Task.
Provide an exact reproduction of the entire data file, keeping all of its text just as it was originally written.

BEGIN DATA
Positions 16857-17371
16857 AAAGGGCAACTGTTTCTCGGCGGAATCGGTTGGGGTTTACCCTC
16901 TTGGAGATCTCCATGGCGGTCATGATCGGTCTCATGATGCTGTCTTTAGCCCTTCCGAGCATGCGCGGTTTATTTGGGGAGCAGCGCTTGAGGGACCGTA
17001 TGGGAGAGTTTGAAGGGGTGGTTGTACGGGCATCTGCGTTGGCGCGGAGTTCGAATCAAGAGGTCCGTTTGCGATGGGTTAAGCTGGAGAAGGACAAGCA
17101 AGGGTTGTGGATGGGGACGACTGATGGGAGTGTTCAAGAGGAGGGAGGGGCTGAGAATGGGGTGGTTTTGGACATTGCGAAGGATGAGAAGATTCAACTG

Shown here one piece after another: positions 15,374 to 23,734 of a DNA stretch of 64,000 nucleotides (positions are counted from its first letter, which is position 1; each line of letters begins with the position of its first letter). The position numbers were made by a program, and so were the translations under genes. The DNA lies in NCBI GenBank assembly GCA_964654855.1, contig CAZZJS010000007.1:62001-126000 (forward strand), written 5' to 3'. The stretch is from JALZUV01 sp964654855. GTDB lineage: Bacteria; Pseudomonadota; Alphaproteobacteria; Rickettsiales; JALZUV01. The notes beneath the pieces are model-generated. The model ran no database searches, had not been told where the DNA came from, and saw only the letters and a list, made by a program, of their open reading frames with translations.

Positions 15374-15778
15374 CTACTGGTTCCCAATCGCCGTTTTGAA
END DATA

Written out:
Positions 16857-17371
16857 AAAGGGCAACTGTTTCTCGGCGGAATCGGTTGGGGTTTACCCTC
16901 TTGGAGATCTCCATGGCGGTCATGATCGGTCTCATGATGCTGTCTTTAGCCCTTCCGAGCATGCGCGGTTTATTTGGGGAGCAGCGCTTGAGGGACCGTA
17001 TGGGAGAGTTTGAAGGGGTGGTTGTACGGGCATCTGCGTTGGCGCGGAGTTCGAATCAAGAGGTCCGTTTGCGATGGGTTAAGCTGGAGAAGGACAAGCA
17101 AGGGTTGTGGATGGGGACGACTGATGGGAGTGTTCAAGAGGAGGGAGGGGCTGAGAATGGGGTGGTTTTGGACATTGCGAAGGATGAGAAGATTCAACTG

Shown here one piece after another: positions 15,374 to 23,734 of a DNA stretch of 64,000 nucleotides (positions are counted from its first letter, which is position 1; each line of letters begins with the position of its first letter). The position numbers were made by a program, and so were the translations under genes. The DNA lies in NCBI GenBank assembly GCA_964654855.1, contig CAZZJS010000007.1:62001-126000 (forward strand), written 5' to 3'. The stretch is from JALZUV01 sp964654855. GTDB lineage: Bacteria; Pseudomonadota; Alphaproteobacteria; Rickettsiales; JALZUV01. The notes beneath the pieces are model-generated. The model ran no database searches, had not been told where the DNA came from, and saw only the letters and a list, made by a program, of their open reading frames with translations.

Positions 15374-15778
15374 CTACTGGTTCCCAATCGCCGTTTTGAA